The Covid-19 pandemic has had a terrible effect on international travel which has in turn made it difficult for employers and employees relying on work visas. Unfortunately this situation has been exacerbated by Immigration New Zealand.
We have provided answers to some of the most common questions. However, please do contact Anthony Harper’s immigration team if you would like some more advice.
1 – Are there any exceptions to the travel ban?
Only New Zealand citizens and residents with valid travel conditions can enter the country. Everyone else needs to apply for special permission before travelling.
Immigration New Zealand has said that it will only give special permission to the following people to enter:
- Partners of New Zealand citizens or residents, but only if they are travelling with the New Zealand citizen or resident.
- Australian citizens or residents if they are ordinarily a resident in New Zealand.
- Dependent children of NZ citizens or residents, but again only if they are travelling with the New Zealand citizen or resident
Essential health workers, such as medical doctors, nurses, midwives, psychologists.
- Other “essential workers” who have been pre-approved by the government.
It is important to be aware that an “essential worker” does not mean anyone who has an “essential work visa”. Instead, it means that the employer has applied for special permission from a government department, which has been granted, to allow the employee to travel. It is very difficult to get this permission.
2 – Will I be deported, if I lose my job?
If your work visa stipulates a specific job and employer and you lose that job then, under the law, you are liable to be deported. This is unless you get a new job and your visa conditions are changed to allow you to take that job.
If you become liable for deportation, INZ can send you a deportation liability notice. You would have 14 days to give good reasons why you should not be deported. You then have a further 14 days, from when you get the notice, to appeal to the Immigration and Protection Tribunal against being liable to be deported. To successfully appeal you must show that there are exceptional circumstances, of a humanitarian nature, that mean it is unjust or unduly harsh for you to be deported and that it would not be against public interest to allow you to stay.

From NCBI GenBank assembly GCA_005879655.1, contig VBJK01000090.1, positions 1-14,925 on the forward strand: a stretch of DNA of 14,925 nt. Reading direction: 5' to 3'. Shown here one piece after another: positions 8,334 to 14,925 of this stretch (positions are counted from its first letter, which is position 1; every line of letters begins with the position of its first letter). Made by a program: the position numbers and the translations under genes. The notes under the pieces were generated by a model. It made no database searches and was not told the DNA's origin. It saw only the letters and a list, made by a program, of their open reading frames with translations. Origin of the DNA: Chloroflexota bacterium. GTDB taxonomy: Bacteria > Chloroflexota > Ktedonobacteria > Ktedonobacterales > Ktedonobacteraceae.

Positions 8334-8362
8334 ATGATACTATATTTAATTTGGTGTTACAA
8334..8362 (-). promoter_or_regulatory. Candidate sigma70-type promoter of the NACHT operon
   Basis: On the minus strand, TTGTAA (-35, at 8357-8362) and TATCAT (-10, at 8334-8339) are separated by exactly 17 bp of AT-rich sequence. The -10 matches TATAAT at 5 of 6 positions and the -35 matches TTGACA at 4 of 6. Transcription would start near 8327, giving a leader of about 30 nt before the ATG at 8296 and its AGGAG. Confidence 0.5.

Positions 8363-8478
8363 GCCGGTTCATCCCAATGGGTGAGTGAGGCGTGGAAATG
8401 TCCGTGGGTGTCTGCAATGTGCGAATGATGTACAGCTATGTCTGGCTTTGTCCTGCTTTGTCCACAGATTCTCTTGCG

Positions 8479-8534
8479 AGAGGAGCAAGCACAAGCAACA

We understand that INZ is not yet starting the deportations process against migrants who lose their jobs. However, if you do lose your job and cannot find another one, it would be best to leave New Zealand as soon as you can and certainly before the appeal time-frame expires. If you cannot leave because there are no flights, you should advise INZ of this and get legal advice.
If you lose your job, you won’t be immediately deported but it is important that you get advice as soon as possible. Firstly, get employment law advice about the redundancy. Followed by speaking to an experienced immigration lawyer if necessary.
3 – How do I apply to change my visa if I have found a new job?
You need to apply for a Variation of Conditions. The application form can be found here: Variation of Conditions form. At the moment, the application needs to be sent by post.
You need to include a certified copy of your passport, your proposed new employment agreement and a completed Employer Supplementary Form from your employer.
Immigration New Zealand are prioritising these applications, so the application should hopefully be processed fairly quickly.
Don’t forget that under the current rules, you cannot vary your visa if you are moving to a different area in New Zealand or if you are changing your occupation. In either of these cases, you need to apply for a new visa.
4 – I applied for residency months ago, when will the application be decided?
It is very difficult to know. However, INZ is now prioritising residency applications for people who are in New Zealand.
5 – If I lose my job, will my residency application still be approved?
If your resident visa application is based on your job and you lose that job, the application will be declined. This is unless the government changes the law, which it now has the power to do.
If you think you will likely lose your job, the best thing to do is try to get the same type of job with another employer. You need to update Immigration New Zealand about your new job and of course get your visa changed, as explained above.
6 – My work visa has been extended until 25th September. Should I wait until then to apply for a new one?
It is difficult to be sure, as the laws may change between now and then. However, it could be better to renew your work visa now. There are likely to be a lot more New Zealanders looking for work later in the year. This could mean that your employer will be unable to support your work visa application because they can find a New Zealander for the job instead.
Nicola Tiffen heads Anthony Harper’s immigration team. The team provides expert immigration solutions to employers and individuals alike. For further information, visit www.anthonyharper.co.nz. Or contact Nicola Tiffen at firstname.lastname@example.org.